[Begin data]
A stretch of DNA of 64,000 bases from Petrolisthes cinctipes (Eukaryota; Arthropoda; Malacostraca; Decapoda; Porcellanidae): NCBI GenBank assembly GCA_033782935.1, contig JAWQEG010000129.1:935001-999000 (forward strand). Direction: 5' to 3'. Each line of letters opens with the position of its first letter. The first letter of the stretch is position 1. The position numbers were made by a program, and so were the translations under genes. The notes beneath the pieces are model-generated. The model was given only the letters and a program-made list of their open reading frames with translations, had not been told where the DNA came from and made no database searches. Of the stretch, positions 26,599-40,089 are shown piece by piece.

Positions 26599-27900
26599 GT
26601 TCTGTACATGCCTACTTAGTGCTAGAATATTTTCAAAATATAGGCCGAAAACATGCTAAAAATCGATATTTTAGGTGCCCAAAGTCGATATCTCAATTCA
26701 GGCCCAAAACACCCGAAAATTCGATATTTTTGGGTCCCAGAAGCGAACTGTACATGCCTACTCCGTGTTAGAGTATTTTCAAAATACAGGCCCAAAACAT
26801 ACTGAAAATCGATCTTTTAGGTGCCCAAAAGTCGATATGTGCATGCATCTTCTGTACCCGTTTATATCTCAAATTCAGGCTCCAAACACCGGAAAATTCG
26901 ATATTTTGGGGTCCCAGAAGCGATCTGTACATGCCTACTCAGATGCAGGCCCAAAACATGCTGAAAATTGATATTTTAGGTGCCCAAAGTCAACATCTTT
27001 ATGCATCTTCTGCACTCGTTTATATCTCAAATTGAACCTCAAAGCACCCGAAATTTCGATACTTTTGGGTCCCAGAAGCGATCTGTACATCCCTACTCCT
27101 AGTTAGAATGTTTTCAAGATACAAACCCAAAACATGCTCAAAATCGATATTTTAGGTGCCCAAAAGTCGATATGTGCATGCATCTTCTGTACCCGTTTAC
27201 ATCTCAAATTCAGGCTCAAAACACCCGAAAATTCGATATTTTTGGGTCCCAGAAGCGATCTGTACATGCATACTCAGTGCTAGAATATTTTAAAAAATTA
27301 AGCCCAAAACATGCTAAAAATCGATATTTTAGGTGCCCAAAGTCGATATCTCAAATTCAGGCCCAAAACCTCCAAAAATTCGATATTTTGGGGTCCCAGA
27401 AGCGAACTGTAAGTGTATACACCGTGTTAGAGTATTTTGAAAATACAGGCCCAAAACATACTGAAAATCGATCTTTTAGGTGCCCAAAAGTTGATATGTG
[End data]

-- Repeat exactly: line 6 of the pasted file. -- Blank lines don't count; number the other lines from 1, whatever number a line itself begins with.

26801 ACTGAAAATCGATCTTTTAGGTGCCCAAAAGTCGATATGTGCATGCATCTTCTGTACCCGTTTATATCTCAAATTCAGGCTCCAAACACCGGAAAATTCG